More on Lost and casual vs. dedicated viewers
So I recently saw a link to a radio show interview that Lost producers Damon Lindelof & Carlton Cuse did recently on the NPR show On Point. You can listen to the whole show online, where they take call-in questions from viewers and explore some really interesting stuff. But I’m mostly interested in this clip, in which the producers address my lingering question about Lost for the past 6 months – what is the relationship between The Lost Experience and the show’s narrative? – and in the process address the issue of dedicated vs. casual viewers I’ve been discussing lately. (Please take 5 minutes to listen instead of me trying to transcribe it…)
Wow. This dovetails with a whole bunch of issues I’ve been spinning around in the blog. First off, they affirm what I’ve been saying about the issue of TV ratings and the industry’s engagement with new media platforms. Lost, which certainly attracts a high percentage of loyal viewers (skewing toward fanatical), is under-measured by traditional Nielsens because they don’t accurately account for the “millions who stream the show at ABC.com,” TiVo users, iTunes purchasers, and DVD collectors. ABC knows this, so a seeming decline in ratings is understood as a platform migration, a shift more in how we’re watching, not how many are watching.
More interestingly, Damon acknowledges how they are crafting a complex narrative for multiple types of viewers. On the one hand, the deeper layers of mystery can be spun-off into the online environment for dedicated loyalists to seek out & obsess over, especially via this summer’s Lost Experience. As the caller indicates, much was revealed in this alternate reality game, including the identity of Alvar Hanso, the meaning of the numbers, and goals of the DHARMA Initiative – the caller, like me, played the game and accumulated narrative information that he (& I) expected to be revealed in the early part of season 3. I’ve been shocked that the show has not paid off these revelations to the broader audience by including this early DHARMA orientation film that us ARGers unearthed within an episode:
In this interview, Damon says that casual viewers like his mother (yes, mothers are always stand-ins for the “typical” media consumer!) don’t care about who Alvar Hanso is – they just want to follow the characters trying to get off the island. For the producers, the casual viewer’s interests mirror the characters’ – because Jack, Kate, and Sawyer don’t really care who Alvar Hanso is, casual viewers don’t either. This outlines a clear dichotomy: casual viewers are invested in the characters, loyal fans are invested in the larger storyworld mythology (and the characters).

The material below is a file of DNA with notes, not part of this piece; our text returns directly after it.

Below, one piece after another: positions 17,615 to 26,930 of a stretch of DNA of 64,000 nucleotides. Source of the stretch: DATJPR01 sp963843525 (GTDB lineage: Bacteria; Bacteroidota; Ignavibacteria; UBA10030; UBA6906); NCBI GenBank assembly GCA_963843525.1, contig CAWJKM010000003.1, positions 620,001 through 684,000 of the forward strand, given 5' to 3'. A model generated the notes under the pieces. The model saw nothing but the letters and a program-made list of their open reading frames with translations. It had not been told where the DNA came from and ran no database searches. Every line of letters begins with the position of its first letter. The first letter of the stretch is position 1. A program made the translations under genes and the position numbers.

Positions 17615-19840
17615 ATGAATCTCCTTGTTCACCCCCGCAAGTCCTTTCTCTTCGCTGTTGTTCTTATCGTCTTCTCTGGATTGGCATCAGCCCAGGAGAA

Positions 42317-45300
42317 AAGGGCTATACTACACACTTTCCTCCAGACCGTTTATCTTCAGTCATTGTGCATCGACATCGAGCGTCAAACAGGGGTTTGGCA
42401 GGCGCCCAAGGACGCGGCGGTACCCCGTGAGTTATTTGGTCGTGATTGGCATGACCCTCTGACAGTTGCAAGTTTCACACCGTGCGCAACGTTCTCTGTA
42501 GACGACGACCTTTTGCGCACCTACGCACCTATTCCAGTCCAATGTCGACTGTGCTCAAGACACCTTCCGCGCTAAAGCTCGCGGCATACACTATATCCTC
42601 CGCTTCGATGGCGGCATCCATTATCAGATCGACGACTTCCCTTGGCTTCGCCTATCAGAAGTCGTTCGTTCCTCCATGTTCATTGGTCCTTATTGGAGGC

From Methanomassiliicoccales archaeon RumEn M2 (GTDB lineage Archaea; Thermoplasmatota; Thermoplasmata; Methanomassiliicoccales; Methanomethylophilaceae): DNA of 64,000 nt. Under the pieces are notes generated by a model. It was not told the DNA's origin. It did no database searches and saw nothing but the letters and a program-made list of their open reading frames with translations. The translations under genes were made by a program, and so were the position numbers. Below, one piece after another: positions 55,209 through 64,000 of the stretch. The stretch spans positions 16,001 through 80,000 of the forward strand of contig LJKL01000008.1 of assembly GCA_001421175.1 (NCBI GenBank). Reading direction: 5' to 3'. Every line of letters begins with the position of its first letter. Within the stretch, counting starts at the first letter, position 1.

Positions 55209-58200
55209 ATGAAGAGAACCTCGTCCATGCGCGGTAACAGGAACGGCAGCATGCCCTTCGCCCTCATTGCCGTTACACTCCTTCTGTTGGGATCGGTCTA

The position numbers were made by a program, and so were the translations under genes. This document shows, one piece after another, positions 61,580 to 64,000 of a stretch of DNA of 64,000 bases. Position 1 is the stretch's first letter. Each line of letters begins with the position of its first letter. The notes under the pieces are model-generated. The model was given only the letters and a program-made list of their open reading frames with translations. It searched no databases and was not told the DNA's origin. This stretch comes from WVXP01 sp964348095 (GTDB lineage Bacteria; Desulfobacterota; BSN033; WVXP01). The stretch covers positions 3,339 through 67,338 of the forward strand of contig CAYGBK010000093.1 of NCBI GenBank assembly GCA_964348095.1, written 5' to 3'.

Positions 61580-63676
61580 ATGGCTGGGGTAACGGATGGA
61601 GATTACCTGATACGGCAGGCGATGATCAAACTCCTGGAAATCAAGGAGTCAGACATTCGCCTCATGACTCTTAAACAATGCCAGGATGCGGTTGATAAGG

Is this true? On the one hand, it doesn’t matter whether it’s true or not – if the producers of one of the most complex & influential TV shows on-the-air internalize this distinction, then it is encoded into the narrative design. This would explain why so much of the first part of season 3 focused on relationships, as they were trying to engage casual viewers who cared about what the characters wanted: freedom (Jack), safety (Charlie & Claire), a mission (Eko & Locke), each other (Sawyer & Kate). This may have backfired with loyal viewers like myself by not delivering sufficiently on mythology, but it explains the storytelling logic: the characters were generally not interested in the information revealed in The Lost Experience, so the show didn’t go down that path. (Arguably, the revelation of the meaning of the numbers would answer some of Hurley’s lingering questions!)
I do think the greater misfire was the assumption that all dedicated loyal fans would migrate across platforms to the participate in the ARG. Such games are so specialized and require a degree of multimedia literacy and engagement (as well as time, taste for puzzle-solving, and high frustration threshold) that does not apply to many of the millions of loyal TV-viewing Lost fans. In fact I’m the only person among the many diehard Lost fans I know who did the ARG. While the model of transmedia storytelling that the producers were aiming for, where dedicated viewers can dip below the water to acquire backstory across media, is a noble experiment, it seems like the specific media they chose were too divergent to have the payoff they expected.
As for the issue about the casual=characters / loyal=storyworld dichotomy, I’m not so sure. I welcome feedback as I try to mull it over…
Filed under: Narrative, New Media, TV Industry, TV Shows, Viewers | 3 Comments